A normal life pg. 2
Davis is trying to figure out why the body doesn’t compensate for insulin-induced drops in blood glucose, for example, by boosting secretion of glucagon, another pancreatic hormone that can stimulate glucose release by the liver.
A clue is cortisol, a stress hormone that appears to blunt the body’s ability to compensate for low blood glucose. Drugs that may block this cortisol effect are now being tested in humans. “The initial studies are really exciting,” Davis says.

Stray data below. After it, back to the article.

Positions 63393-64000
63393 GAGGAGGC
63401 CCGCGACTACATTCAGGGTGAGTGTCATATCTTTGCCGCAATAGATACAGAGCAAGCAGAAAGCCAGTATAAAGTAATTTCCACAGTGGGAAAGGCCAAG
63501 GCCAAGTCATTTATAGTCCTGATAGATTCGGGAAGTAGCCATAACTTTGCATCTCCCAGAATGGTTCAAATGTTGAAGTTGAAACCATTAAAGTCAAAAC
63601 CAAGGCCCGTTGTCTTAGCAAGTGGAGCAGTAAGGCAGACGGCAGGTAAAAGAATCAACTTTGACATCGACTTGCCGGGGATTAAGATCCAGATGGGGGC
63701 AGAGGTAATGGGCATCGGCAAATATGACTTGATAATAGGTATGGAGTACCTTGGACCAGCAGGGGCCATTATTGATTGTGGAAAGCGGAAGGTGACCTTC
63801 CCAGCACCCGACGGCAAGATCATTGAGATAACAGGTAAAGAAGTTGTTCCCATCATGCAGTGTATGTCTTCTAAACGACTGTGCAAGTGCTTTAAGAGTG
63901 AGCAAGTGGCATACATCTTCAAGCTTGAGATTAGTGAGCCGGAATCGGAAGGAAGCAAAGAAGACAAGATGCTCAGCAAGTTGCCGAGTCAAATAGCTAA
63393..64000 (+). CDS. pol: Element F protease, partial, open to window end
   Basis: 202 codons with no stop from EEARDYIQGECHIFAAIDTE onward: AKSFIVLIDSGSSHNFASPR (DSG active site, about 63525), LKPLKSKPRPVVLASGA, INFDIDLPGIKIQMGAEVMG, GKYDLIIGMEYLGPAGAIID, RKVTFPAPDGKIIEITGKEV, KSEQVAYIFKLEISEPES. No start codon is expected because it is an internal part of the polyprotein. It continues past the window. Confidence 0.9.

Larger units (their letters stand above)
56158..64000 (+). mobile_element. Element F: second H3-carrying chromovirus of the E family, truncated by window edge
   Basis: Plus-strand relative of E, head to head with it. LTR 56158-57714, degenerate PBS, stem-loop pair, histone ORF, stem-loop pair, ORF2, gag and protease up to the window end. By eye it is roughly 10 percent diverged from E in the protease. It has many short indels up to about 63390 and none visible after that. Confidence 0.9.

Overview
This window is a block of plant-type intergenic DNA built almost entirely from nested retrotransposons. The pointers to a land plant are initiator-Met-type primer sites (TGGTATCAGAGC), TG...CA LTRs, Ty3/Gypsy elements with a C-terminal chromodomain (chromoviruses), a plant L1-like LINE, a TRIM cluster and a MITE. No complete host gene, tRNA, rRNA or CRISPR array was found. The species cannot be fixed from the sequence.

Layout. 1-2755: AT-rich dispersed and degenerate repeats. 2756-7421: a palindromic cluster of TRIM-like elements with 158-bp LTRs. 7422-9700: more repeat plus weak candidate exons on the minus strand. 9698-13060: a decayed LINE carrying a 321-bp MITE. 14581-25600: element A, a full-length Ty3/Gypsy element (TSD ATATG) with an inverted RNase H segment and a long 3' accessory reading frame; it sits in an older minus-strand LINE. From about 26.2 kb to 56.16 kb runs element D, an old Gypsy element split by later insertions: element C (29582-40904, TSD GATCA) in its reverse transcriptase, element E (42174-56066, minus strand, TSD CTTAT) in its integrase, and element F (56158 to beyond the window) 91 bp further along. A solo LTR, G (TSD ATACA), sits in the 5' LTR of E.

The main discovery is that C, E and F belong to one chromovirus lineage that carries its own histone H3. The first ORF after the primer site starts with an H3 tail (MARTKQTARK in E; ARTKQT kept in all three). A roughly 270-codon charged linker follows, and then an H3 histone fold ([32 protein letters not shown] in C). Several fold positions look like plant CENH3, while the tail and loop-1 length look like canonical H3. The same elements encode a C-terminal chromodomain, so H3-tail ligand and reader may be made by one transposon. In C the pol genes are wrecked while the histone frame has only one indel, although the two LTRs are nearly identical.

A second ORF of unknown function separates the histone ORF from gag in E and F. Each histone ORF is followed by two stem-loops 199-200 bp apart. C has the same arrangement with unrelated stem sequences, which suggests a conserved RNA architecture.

In the meantime, new forms of insulin are being tested, including a form that could be inhaled, and efforts are underway to develop an insulin “pill.” Also in the pipeline: devices that can “read” blood glucose levels by shining infrared light on the skin.
The “holy grail,” of course, is the restoration of normal beta cell function. Whether or not that day ever comes, “we have spent the last eight years really encouraging her to know she can live a normal life,” Meg Rush says of Katie.
“This does make her different, but it doesn’t have to change her dreams.”